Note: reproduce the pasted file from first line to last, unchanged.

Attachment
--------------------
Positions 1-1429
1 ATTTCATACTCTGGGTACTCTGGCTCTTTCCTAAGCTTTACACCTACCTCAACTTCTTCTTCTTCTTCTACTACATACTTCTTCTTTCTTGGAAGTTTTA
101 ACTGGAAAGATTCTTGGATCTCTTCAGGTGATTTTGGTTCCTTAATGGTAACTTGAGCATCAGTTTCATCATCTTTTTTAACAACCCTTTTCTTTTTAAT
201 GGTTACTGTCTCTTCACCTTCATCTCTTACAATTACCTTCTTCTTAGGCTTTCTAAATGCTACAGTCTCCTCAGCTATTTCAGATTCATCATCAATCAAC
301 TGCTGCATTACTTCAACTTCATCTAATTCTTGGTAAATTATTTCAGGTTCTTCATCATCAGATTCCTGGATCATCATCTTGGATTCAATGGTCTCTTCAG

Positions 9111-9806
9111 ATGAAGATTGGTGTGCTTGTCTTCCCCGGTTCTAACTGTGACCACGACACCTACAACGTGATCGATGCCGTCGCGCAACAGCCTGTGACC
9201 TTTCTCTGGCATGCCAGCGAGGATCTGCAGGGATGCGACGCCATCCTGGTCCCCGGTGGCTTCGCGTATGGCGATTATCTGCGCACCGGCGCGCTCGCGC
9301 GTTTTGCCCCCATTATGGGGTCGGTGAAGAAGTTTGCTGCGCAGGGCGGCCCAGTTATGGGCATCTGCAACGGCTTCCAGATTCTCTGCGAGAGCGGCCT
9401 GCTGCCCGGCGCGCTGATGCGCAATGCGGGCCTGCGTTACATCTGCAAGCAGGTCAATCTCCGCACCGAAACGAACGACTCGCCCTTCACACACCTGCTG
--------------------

Positions 1-1429
1 ATTTCATACTCTGGGTACTCTGGCTCTTTCCTAAGCTTTACACCTACCTCAACTTCTTCTTCTTCTTCTACTACATACTTCTTCTTTCTTGGAAGTTTTA
101 ACTGGAAAGATTCTTGGATCTCTTCAGGTGATTTTGGTTCCTTAATGGTAACTTGAGCATCAGTTTCATCATCTTTTTTAACAACCCTTTTCTTTTTAAT
201 GGTTACTGTCTCTTCACCTTCATCTCTTACAATTACCTTCTTCTTAGGCTTTCTAAATGCTACAGTCTCCTCAGCTATTTCAGATTCATCATCAATCAAC
301 TGCTGCATTACTTCAACTTCATCTAATTCTTGGTAAATTATTTCAGGTTCTTCATCATCAGATTCCTGGATCATCATCTTGGATTCAATGGTCTCTTCAG

Positions 9111-9806
9111 ATGAAGATTGGTGTGCTTGTCTTCCCCGGTTCTAACTGTGACCACGACACCTACAACGTGATCGATGCCGTCGCGCAACAGCCTGTGACC
9201 TTTCTCTGGCATGCCAGCGAGGATCTGCAGGGATGCGACGCCATCCTGGTCCCCGGTGGCTTCGCGTATGGCGATTATCTGCGCACCGGCGCGCTCGCGC
9301 GTTTTGCCCCCATTATGGGGTCGGTGAAGAAGTTTGCTGCGCAGGGCGGCCCAGTTATGGGCATCTGCAACGGCTTCCAGATTCTCTGCGAGAGCGGCCT
9401 GCTGCCCGGCGCGCTGATGCGCAATGCGGGCCTGCGTTACATCTGCAAGCAGGTCAATCTCCGCACCGAAACGAACGACTCGCCCTTCACACACCTGCTG